Be inspired!

Inspiration: Where in our hearts and minds is it generated?  Writers, artists and other creators have long argued that inspiration is a crucial motivator of creativity. Over the past decade, scientists have tested and found strong support for these claims.

As educators, we know that to be true. When we allow our students the ability to create, they find inspiration.

Educators who employ inquiry-based science investigations must create positive and supportive classroom environments. Students must feel free to “take risks,” make mistakes and ask questions. Students need to learn to “think like scientists,” realizing that their investigations and predictions sometimes fail, and that failure informs learning, sometimes more so than successes. This responsibility helps students feel invested, with more autonomy over their science investigation.

What does the classroom environment look like? Maybe chaos.

Students work in groups. They consult research or read. The work they are doing is purposeful. The classroom environment creates a community of learners who work together to achieve common goals while remaining individuals (Kohn, 2006). Great teachers work to achieve this environment, inspiring career and technical education (CTE) students to greatness.

Who inspires CTE teachers?

What motivates great teachers to stay? When we hear directly from students who share how a teacher inspired them to achieve, succeed. Stories from students are what teachers value in our profession — our intrinsic paycheck.; our driver each morning as we start a class.

But what about teachers who inspire other teachers? Often, educators have seen a lesson or project and are inspired to try something similar. Educators collaborate. We share ideas and lift each other up, inspiring each other to change student lives. Some of those stories are shared here.

A great student with a big need

A few years ago, I worked with many students in need — one in particular, a standout basketball player. His skills on the court helped him to attain a scholarship. Imagine the joy his parents must have felt, the first to graduate and the first to go to college.

My smile grows as I play this scene in my mind.

On the last day with seniors, we talked, and I told him that my cheers would be the loudest in the crowd. His reply shocked me; he said he was not going to walk at graduation.


He looked away for a bit and then looked back at me and said, “The ceremony requires dress pants and shoes. I do not have any that fit. That’s why I always wear shorts.”

“No, no. Don’t worry. I will get you pants and shoes for graduation. You will walk on that stage for sure!”

His face lit up, and he gave me his suit measurements and shoe size. This young man stood over seven feet tall, and … who knew that shoes could be that large?!

Full of confidence, I made phone calls, contacted tailors and visited big and tall shops at the mall. His size was rare and my task was proving to be difficult. I felt horrible. I began to worry that I had boldly made a promise to this student that I would not find a way to fulfill.

Your perseverance makes a difference.

Our DECA chapter had tickets to the NBA basketball game that night, but I was not in the mood. I was busy stressing over my promise. At the game, there I sat — unenthused, trying to problem solve.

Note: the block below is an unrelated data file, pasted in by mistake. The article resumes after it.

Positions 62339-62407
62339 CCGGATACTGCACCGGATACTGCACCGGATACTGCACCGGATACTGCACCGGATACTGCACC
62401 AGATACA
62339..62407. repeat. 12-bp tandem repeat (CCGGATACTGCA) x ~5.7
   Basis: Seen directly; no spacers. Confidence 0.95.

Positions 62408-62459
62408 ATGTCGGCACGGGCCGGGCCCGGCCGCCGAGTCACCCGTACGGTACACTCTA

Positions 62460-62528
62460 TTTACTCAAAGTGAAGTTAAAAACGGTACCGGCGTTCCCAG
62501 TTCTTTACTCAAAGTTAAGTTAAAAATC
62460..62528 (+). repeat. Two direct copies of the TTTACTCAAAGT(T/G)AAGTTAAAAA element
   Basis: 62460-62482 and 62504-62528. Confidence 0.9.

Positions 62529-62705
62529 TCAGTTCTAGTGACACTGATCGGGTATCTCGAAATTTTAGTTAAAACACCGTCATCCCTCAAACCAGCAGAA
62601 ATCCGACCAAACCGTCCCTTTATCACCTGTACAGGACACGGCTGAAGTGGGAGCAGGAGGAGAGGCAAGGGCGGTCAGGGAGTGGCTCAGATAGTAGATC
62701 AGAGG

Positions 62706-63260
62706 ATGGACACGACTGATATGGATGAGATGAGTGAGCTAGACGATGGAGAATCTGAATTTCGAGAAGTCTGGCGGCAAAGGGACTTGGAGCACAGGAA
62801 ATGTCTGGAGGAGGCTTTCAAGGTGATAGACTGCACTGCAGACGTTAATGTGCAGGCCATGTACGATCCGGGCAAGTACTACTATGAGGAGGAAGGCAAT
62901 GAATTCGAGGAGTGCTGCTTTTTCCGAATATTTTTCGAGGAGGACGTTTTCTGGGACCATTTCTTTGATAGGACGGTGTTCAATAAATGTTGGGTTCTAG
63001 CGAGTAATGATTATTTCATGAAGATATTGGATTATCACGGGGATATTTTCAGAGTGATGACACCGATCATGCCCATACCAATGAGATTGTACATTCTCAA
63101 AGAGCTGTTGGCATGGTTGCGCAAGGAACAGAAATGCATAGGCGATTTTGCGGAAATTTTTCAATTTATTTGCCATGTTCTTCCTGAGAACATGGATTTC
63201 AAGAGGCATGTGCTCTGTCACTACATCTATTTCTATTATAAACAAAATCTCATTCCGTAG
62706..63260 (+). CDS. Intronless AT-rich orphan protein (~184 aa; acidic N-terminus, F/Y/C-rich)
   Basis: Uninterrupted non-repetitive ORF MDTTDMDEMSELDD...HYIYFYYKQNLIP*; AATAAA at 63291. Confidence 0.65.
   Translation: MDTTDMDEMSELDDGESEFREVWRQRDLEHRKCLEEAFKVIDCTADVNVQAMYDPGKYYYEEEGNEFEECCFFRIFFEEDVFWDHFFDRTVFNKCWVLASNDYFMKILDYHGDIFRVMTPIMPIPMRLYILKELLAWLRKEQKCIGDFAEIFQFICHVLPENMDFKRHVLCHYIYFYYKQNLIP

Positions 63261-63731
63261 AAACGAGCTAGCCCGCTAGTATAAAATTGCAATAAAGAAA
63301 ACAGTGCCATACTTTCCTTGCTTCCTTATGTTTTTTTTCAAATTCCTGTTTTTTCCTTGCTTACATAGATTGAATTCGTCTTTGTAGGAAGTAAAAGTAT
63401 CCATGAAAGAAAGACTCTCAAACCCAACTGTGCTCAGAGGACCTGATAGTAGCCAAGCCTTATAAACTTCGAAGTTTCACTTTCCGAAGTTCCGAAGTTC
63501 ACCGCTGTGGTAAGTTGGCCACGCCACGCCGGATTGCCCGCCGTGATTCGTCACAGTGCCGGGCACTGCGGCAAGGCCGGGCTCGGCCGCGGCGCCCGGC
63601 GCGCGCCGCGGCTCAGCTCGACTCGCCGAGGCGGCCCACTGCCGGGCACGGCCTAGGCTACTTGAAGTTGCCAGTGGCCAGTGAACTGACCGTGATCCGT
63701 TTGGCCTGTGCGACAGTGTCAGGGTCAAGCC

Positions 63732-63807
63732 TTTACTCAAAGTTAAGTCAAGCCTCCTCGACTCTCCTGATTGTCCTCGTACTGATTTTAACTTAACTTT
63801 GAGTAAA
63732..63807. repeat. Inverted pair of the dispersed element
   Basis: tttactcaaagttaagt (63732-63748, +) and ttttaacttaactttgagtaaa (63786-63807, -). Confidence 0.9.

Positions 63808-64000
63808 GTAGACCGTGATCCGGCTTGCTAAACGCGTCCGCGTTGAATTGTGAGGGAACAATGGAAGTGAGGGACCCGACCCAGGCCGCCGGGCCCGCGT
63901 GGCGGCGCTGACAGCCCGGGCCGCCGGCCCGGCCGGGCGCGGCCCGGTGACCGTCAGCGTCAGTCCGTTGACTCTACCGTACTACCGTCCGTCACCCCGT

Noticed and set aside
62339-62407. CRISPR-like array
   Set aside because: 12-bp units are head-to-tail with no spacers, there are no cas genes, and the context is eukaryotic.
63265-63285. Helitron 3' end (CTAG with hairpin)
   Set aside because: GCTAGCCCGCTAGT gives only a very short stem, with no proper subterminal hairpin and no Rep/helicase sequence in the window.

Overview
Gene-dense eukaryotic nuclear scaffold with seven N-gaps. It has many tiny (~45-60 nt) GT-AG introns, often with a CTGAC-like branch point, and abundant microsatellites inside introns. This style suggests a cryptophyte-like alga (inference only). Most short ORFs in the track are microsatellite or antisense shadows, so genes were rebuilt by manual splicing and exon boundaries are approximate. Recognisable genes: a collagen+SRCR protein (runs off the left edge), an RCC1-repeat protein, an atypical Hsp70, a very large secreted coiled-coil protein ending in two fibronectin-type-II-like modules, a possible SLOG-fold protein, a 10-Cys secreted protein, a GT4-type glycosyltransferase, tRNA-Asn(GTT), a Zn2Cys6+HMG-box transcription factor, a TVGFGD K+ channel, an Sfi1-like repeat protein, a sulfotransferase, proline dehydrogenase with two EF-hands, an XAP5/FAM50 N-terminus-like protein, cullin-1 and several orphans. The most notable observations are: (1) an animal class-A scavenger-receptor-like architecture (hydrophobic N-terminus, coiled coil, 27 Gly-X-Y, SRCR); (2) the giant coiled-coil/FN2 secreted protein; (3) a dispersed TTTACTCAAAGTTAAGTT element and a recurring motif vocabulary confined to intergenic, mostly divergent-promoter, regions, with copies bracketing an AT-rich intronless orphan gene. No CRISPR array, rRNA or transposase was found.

Where in the world could I get pants and shoes that big in four days?

Often the answer is right in front of your face… and there it was: on the court.

The very next day, I called Arizona’s local NBA team, the Phoenix Suns. I explained the dilemma, and they said they wanted to help. A member of the Phoenix Suns basketball team ultimately donated a full suit, shoes, a shirt, socks, tie and an autographed basketball for my student. The look on his face when he saw the gifts was priceless. And he walked across that stage, never looking better.

Teachers, we are inspiring because we never give up. We are not afraid to reach out to ask for help.

Marketing students built a house.

My students wanted to make a difference. So, during class, we started brainstorming ways to help the local community. One student yelled, “Let’s build a house.” I laughed. We were in marketing class!

I didn’t know how building a house could align with the marketing curriculum, but the idea stuck with them. When teachers get stuck, we seek help. I shared the idea with a few other teachers. Then it took off. What started as a classroom discussion, became a cross-curricular project! We ended up building that house.

We partnered with the building trades program at a sister school and planned to approach Habitat for Humanity to determine if the idea was viable. Habitat for Humanity was very supportive. Then the project grew! Another sister school had a turf management program, and they wanted to landscape the house. The welding program wanted to create a fence around the home. My students wanted to do the interior design of the home and painting, so we met the family and talked to them about their ideas and our ideas. It all came together!

How do marketing students build a house?

They wrote sponsorship letters to get supplies donated for the project and planned a ribbon-cutting ceremony for the family with the mayor and local dignitaries. Marketing students also wrote press releases to promote the event. It was a terrific experience!

Creative, motivated students took on this life-changing experience, with unwavering support from inspiring teachers who realized the spirit and inspiration of students to make a real difference in the neighborhood. We built a house!

Deb Moore and Kevin English will facilitate a session at ACTE’s CareerTech Virtual VISION. Hear about the great things teachers are doing to engage students. Leave the event inspired to try new ideas!